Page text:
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    Wish I had seen OP earlier.
    My suggestion is a formed-in-place layer of fiberglass that would curve up and adhere to the still intact metal sidewalls of the original battery compartment. My 1960s Valiants had floor pans that rusted out rather quickly, and I did this kind of form-in-place layers of fiberglass for the floor pan on both driver and passenger side, and that repair lasted about 5 years until I junked them. I would recommend a 2-3 layers of a mesh weave (NOT random chopped filaments) of fiberglass, and I used the resin + catalyst version rather than the epoxy version as that was much cheaper. You will have to support the bottom of the fiberglass layup in a flat position until it hardens as otherwise the layup in the mesh + liquid stage will sag due to gravity. For surface prep I wire brushed all the loose rust off and gave it a coat of primer, but that was it—the fiberglass adhered quite well to the rough, pitted edges of the metal. Once done, the fiberglass itself cannot rust, but you should keep an eye out for further rust around the edges of the fix, although that simply did not seem to happen to me on the cars I repaired this way (also used this method for rusted out fenders, etc.). This may sound dangerous, but we were dirt poor and the fiberglass floor pan was MUCH preferable to looking through the gaps in the metal floor pan and watching the pavement go by underneath me!
     
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  6. dubit

    dubit Senior Member

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    oh ok. didn't realize it vented the 12v.
     
  7. priusrust

    priusrust Member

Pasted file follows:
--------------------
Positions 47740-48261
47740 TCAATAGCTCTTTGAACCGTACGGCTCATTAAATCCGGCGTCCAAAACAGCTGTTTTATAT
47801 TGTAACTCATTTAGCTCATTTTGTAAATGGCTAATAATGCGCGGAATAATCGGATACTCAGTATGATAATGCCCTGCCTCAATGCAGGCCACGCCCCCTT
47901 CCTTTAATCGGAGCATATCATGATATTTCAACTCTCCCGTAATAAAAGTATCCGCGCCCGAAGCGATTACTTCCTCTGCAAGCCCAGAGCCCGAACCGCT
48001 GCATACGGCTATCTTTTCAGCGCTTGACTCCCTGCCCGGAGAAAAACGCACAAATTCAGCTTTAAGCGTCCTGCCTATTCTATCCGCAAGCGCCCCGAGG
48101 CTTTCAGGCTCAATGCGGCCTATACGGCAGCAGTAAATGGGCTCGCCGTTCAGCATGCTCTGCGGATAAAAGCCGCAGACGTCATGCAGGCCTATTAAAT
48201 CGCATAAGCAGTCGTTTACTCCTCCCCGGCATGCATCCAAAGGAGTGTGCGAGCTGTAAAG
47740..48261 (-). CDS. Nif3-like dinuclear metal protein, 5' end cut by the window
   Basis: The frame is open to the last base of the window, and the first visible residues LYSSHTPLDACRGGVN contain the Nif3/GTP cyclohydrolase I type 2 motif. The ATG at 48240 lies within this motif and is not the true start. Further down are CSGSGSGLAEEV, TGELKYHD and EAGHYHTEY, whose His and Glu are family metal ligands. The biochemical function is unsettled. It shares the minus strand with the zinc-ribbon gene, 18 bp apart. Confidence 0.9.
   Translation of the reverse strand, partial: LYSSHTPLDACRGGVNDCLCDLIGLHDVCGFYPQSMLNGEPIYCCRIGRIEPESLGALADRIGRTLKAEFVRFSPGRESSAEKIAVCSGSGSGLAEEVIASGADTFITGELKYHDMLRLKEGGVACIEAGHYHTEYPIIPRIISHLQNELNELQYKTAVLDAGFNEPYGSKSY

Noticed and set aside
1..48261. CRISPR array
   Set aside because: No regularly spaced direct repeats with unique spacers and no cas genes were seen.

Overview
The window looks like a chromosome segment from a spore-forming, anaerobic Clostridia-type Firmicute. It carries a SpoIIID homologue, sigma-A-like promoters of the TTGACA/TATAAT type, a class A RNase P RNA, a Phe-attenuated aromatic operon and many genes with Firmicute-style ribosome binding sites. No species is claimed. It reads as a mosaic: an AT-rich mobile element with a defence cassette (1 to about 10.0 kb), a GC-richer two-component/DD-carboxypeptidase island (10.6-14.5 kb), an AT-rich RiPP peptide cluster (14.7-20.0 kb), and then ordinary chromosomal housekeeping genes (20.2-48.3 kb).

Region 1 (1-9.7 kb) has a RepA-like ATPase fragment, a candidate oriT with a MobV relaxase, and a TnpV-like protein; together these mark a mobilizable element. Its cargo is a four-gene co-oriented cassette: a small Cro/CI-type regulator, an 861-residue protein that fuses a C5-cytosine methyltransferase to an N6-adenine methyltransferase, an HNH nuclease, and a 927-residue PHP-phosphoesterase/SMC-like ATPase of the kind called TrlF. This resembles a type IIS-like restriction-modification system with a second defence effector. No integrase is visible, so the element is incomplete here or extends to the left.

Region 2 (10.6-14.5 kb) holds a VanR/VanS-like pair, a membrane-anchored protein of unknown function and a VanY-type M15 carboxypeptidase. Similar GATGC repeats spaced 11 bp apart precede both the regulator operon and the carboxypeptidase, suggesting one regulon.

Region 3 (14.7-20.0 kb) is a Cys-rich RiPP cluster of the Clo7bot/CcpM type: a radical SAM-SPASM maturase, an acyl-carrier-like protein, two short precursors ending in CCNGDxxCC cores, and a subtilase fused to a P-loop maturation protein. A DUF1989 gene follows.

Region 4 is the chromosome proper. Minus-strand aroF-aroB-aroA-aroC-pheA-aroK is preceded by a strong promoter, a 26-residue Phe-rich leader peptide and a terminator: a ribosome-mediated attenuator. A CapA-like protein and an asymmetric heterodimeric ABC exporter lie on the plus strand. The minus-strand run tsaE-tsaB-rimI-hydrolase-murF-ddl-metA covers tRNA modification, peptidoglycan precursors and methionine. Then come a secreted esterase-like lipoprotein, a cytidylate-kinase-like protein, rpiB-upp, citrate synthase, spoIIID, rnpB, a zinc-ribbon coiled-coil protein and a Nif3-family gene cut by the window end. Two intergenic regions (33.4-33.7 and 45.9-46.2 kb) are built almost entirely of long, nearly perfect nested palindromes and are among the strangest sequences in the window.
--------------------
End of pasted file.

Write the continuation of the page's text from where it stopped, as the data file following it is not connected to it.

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    Thanks for thoughts. I actually considered that solution (fiberglass). Part of the difficulty was the irregular size of the battery box....nothing uniform. So my solution was simply to create a cardboard mockup prototype to create the exact fit. Then replicate mockup (see pic above) using two bent thick steel bars (battery quite heavy) and then add attached sheet metal skin. I had planned on bolting the ends of the metal straps as they bent onto the horizontal lip of the vehicle.....but the fit was so snug (I had to stomp my fabricated battery well down into place) that I deemed any bolts to be unnecessary- snugness and battery weight held in place. I used that expanding spray foam insulation to fill cracks. I was considering Ed's ^ solution of just bolting a battery tray in rear hatch and not using the rusted well......however, the work to modify battery cable lengths...plus the loss of space.....made me decide to plod ahead with my creation. Anyway, I'm pleased....and it affords relative peace of mind (battery had been suspended by jury rigged slings over open road below). My steel strap + sheet metal is basically same shape idea as a molded fiberglass fitting would be. I like the idea of the thick straps for battery support better. I'd be afraid rust would weaken joining area of fiberglass/ prius and the weight of battery might cause future problems. Heavy battery.....bumpy roads....needed a good solid solution. Would have had to create the fiberglass molded battery well in place too.....not the most accessible area- and my ability to work on car location not ideal. The main difficulty was the non uniform shape....no right angles.....battery well walls curved. At one point, I was thinking of inserting a plastic trash bag......filling bag with that expanding foam insulation to make a 'mold' of battery well.....then having a sheet metal worker fabricate a battery well with added lip on circumference- so I could just set it in place. Obviously cost prohibitive.....but this highlighted problems I faced due to irregular shape .....appreciate suggestion!